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April 2021Vol. 22, No. 4What Educators Can Do to Spot Child Maltreatment During the Pandemic

A podcast from Prevent Child Abuse America features a conversation with Dr. Bart Klika that explores how the role educators play in identifying maltreatment has changed during the past year and what opportunities have arisen from it.

As educators have switched to a virtual platform, it is more difficult for them to see the subtle clues that may indicate child abuse or neglect or connect with a child in the same way they did in a classroom. However, virtual learning does allow an opportunity for a new window into a child's life and potentially greater interaction with the family. Teachers have an opportunity to directly interact differently with parents.

Dr. Klika posited that educators can use this as an opportunity to shift from looking for indicators of maltreatment to playing a more supportive role, being open to seeing where families may need support, and hopefully connecting them with concrete resources. By taking a more proactive approach and not waiting until a report needs to be filed, educators can work with parents to create conditions where child abuse and neglect may not occur in the first place.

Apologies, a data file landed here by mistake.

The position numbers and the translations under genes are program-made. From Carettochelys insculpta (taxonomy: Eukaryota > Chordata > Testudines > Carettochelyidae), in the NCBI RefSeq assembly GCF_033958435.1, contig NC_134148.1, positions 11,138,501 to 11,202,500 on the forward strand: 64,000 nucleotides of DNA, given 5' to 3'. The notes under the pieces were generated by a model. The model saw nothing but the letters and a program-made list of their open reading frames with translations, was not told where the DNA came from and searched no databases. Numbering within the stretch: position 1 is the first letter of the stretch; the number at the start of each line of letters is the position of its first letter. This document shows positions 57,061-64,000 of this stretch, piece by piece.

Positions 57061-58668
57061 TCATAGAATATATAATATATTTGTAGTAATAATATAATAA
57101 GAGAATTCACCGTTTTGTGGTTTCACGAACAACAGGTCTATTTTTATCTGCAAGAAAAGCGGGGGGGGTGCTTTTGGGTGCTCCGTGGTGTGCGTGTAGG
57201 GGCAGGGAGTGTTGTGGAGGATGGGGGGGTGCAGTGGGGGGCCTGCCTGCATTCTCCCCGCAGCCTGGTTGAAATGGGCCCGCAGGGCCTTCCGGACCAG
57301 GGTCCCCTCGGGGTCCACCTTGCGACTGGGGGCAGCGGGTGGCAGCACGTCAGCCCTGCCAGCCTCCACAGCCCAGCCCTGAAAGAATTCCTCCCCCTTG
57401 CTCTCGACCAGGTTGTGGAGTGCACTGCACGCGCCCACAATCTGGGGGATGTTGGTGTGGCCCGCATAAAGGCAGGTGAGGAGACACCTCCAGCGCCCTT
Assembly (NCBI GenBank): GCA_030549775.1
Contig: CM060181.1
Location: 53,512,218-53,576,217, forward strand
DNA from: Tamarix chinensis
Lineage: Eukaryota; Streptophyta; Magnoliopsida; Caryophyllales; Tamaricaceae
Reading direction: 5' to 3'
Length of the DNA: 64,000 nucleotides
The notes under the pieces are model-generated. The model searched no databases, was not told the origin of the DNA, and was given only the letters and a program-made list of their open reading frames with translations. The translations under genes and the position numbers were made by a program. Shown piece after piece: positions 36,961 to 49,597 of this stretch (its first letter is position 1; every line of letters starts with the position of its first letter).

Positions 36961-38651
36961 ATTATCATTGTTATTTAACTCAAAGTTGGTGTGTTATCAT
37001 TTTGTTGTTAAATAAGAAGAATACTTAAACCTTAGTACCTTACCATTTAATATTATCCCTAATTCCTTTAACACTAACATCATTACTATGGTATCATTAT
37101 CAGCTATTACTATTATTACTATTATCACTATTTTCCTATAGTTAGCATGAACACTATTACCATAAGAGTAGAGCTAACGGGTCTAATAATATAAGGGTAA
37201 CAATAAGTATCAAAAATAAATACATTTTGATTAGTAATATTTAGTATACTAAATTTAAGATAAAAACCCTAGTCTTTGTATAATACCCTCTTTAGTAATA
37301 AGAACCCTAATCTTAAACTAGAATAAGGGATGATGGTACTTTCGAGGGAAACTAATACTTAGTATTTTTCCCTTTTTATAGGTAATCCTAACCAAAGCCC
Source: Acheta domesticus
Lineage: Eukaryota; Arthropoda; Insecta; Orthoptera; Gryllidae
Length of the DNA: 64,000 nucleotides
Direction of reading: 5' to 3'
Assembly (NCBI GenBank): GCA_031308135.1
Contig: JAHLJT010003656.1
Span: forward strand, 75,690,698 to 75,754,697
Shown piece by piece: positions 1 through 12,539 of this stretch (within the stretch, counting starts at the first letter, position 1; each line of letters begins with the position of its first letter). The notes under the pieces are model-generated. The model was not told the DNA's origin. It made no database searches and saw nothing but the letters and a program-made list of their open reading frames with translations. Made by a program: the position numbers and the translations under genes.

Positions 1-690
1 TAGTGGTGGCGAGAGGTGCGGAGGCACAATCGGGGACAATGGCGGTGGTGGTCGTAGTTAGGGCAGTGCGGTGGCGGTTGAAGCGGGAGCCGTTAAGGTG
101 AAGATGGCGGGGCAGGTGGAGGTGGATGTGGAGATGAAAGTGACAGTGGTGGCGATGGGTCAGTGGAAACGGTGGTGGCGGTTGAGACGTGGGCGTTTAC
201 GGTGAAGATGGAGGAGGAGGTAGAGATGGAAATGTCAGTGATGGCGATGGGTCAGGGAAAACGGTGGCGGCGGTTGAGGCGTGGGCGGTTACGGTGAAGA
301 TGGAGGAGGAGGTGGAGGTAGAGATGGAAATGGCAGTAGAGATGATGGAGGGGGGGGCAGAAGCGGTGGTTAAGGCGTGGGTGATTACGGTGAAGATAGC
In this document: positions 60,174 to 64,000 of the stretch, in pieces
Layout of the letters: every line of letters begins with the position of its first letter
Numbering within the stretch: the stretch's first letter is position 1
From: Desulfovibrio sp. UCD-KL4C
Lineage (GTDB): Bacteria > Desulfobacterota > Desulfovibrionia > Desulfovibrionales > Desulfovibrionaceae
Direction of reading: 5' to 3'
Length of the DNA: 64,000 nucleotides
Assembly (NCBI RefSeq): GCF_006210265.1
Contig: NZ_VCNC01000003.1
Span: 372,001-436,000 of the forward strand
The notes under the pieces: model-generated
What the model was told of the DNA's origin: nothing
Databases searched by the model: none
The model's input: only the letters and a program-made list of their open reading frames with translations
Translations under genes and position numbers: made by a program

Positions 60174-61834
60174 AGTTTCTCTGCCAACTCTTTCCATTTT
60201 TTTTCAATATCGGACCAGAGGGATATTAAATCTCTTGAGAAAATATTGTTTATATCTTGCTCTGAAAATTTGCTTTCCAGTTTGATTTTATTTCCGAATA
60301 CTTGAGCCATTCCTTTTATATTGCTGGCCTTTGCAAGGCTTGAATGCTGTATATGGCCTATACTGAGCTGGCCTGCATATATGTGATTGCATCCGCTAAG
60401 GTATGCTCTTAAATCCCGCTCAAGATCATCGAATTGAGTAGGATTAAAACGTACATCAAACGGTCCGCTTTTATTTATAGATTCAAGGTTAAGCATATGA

Dr. Klika discussed the need to interact with and support families early on instead of waiting until child welfare is involved. All families need support, and Dr. Kilka suggests a need for a system of universal access and a shift in norms as we rethink support. By creating a shift in culture where accessing family supports is a norm without stigma—and where concrete supports such as food assistance or high-quality, affordable child care are readily available—an environment can be fostered where child maltreatment may never happen.

The podcast also recognizes the stress and challenges that educators are facing, including secondary trauma and burnout. As trauma-informed systems are built, it is important to recognize that they should also serve those employed within it.

Listen to "Child Abuse Is Harder to Spot During the Pandemic. What Can Educators Do?" to hear more.